Sigmund Freud

Freud's Instincts Theory

Freud's Aggression Instinct Theory Freud's view was that all human behavior originated from Eros, the life instinct that assists with reproduction; he later added Thanatos, the death instinct, to his theory. He believed that human aggressive behavior was necessary to human survival and reproduction. He also thought that aggression was biologically inherited and expressed both internally and externally.

Freud's Drive Theory, also called the Theory of Instinctual Drive, was developed by Sigmund Freud to help people understand aggressive behavior. According to Freud, the human body is constantly in search of a homeostatic state and, when that state of being is upset, the body then develops appetites for sexual and aggressive urges and searches for the satisfaction of those urges to return to the homeostatic state. The stages of these drives come into play in those of Freud's Psychoanalytic Theory of Development.

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Freud's Psychoanalytic Theory Word Scramble Activity

For this activity, study the scrambled letters and try to unscramble or rearrange the letters to form a word or phrase that fits the given clues. To do this, you must right-click and print this page. With a pencil and an eraser, neatly write your answers in the blank space provided.

SCRAMBLED WORDS

  1. OOISNUCCESPR NMID
  2. CPLTAYAYHSNOCI OTYREH
  3. OEISECNCNC
  4. TEEAMDIMI
  5. ULSVIRAV
  6. SCIONUSCONU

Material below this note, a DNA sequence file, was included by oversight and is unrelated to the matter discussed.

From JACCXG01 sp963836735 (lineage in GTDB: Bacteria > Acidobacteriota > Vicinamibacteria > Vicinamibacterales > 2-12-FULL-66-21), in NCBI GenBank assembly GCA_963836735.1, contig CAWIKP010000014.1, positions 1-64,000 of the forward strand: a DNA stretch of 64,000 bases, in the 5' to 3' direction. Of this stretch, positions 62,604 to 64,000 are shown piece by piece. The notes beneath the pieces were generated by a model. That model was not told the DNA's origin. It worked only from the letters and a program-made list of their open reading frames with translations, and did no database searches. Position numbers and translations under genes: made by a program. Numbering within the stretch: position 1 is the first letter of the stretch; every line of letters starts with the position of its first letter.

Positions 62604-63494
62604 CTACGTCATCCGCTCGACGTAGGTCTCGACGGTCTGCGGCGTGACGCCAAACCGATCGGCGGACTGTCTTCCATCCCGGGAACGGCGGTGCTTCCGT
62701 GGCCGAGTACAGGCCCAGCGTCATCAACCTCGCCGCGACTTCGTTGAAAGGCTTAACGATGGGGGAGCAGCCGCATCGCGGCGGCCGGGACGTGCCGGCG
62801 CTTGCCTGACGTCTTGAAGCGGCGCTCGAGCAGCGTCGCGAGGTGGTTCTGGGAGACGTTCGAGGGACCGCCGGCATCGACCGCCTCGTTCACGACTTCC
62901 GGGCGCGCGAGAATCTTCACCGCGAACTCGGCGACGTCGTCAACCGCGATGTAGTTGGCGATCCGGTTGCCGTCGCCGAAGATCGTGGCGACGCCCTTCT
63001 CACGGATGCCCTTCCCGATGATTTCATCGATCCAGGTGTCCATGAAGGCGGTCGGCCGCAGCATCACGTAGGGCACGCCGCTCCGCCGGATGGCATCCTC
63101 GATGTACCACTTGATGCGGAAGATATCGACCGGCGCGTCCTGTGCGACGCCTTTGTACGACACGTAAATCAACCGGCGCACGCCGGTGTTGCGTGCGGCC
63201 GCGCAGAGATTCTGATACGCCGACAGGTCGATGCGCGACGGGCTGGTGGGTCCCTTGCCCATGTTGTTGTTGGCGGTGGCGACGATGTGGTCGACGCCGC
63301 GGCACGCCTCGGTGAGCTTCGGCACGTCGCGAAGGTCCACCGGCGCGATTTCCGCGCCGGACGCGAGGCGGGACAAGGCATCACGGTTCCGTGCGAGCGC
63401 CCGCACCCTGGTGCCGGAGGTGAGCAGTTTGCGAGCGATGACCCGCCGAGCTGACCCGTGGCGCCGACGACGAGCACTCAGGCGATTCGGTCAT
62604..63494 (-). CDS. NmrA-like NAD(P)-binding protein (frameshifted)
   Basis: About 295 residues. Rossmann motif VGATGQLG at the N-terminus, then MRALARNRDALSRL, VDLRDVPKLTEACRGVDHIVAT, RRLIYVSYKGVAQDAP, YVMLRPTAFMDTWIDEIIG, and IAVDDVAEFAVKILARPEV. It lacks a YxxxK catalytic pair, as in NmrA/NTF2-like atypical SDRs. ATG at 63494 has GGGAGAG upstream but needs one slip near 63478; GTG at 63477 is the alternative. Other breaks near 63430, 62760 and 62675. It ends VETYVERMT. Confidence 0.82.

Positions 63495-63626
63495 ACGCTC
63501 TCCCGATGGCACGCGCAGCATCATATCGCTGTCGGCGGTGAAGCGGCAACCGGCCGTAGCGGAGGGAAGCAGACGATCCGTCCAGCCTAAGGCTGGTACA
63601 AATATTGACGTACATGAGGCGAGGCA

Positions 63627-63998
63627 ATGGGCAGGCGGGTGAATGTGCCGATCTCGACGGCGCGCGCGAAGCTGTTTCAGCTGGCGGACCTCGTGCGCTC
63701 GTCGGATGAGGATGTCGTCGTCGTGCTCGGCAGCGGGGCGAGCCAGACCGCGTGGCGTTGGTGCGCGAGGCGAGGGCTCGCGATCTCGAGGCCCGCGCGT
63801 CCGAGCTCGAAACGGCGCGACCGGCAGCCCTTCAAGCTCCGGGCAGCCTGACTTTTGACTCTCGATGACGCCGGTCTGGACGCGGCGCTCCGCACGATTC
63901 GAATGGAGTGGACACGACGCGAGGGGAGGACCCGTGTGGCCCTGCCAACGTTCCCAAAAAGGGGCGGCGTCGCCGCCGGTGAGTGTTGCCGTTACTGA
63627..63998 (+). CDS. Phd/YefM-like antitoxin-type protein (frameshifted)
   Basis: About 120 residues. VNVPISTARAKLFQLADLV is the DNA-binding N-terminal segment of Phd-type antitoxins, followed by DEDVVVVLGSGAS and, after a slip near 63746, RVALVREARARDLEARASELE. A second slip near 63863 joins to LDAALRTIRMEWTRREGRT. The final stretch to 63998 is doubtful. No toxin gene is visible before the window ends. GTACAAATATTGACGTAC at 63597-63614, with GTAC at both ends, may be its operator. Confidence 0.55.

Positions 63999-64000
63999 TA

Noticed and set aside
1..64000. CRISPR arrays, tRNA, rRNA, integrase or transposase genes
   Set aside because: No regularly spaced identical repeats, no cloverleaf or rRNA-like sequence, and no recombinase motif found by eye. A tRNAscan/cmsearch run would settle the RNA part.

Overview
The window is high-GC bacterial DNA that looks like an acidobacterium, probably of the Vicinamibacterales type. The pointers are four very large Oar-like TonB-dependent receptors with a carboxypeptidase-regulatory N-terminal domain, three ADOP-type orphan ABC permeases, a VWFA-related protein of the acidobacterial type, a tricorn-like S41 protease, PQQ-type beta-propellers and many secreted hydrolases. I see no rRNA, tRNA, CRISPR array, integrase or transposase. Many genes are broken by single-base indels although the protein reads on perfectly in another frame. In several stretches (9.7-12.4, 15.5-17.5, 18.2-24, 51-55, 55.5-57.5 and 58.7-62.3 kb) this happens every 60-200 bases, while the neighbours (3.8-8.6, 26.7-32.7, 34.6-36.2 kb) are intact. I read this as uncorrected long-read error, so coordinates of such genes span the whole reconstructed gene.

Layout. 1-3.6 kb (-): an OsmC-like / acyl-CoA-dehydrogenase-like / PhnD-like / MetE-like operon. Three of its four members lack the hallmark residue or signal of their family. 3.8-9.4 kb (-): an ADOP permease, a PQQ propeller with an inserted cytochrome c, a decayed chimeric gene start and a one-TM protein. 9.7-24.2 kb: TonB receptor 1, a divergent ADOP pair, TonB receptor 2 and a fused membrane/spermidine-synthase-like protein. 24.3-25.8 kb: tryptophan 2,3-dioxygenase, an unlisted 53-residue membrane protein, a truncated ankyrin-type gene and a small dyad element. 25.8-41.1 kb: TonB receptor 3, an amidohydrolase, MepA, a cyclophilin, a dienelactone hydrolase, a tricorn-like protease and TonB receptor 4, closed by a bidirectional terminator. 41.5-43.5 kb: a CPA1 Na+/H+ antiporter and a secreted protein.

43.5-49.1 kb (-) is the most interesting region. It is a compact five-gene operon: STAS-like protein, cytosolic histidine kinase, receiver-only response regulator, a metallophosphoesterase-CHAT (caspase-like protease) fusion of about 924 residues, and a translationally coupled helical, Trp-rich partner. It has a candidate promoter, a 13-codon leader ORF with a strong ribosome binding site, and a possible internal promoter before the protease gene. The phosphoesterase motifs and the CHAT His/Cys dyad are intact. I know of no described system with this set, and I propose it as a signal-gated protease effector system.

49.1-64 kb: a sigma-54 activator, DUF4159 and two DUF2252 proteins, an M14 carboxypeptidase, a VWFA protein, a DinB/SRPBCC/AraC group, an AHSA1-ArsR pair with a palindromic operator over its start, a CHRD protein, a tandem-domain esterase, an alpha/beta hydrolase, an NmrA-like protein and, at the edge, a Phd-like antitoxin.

7. TDEHA INITSSCNT
  8. UELXPYASCSHO TVLENODEEMP
  9. ATRIYLE ILIRNECPP
  10. OESUGERP

Scrambled Words

  1. A _______________ refers to a consciousness wherein information isn't actively thought of but can be called to mind easily given the right trigger.
  2. _______________ argues that human behavior is the result of the interactions among three component parts of the mind: the id, ego, and superego.
  3. The moral sense of right and wrong, chiefly as it affects one's behavior, is known as __________.
  4. Pleasure principle is the driving force of the id that seeks _______________ gratification of all needs, wants. and urges.
  5. Life instincts are referred to as sexual instincts and assist the purpose of __________.
  6. The id is the primitive and instinctive component of personality that operates in our __________ mind.
  7. __________ is an innate and unconscious tendency expressed through behaviors such as aggression.
  8. As described by Freud, _______________ takes place during five stages that begin in infancy: oral, anal, phallic, latency, and genital.
  9. The _______________ is the ego's control of the pleasure-seeking activity of the id to meet the demands of the external world.
  10. __________ is the part of the mind that acts as a conscience and reflects social standards that have been learned.


Answers

  1. PRECONSCIOUS MIND
  2. PSYCHOANALYTIC THEORY
  3. CONSCIENCE
  4. IMMEDIATE
  5. SURVIVAL
  6. UNCONSCIOUS
  7. DEATH INSTINCTS
  8. PSYCHOSEXUAL DEVELOPMENT
  9. REALITY PRINCIPLE
  10. SUPEREGO

What is Freud most famous for?

Sigmund Freud is most famous for coining the term "psychoanalysis" and his many theories concerning the development of the human personality, its levels of consciousness, and the origins of its behaviors.

What does the psychoanalytic theory focus on?

The theory encompasses the idea that all people have unconscious thoughts, memories, emotions, and desires and that therapy should be used to access the mind's repressed feelings and experiences. Only then will the patient experience a cathartic healing of the mind.

What is psychoanalytic theory according to Sigmund Freud?

Sigmund Freud's Psychoanalytic Theory states that human personalities evolve through a series of phases: the Id, the Ego, and the Superego. According to Freud, these phases are developed by the unconscious mind's inner struggles; he theorized that there are three levels of consciousness: consciousness, preconsciousness, and unconsciousness.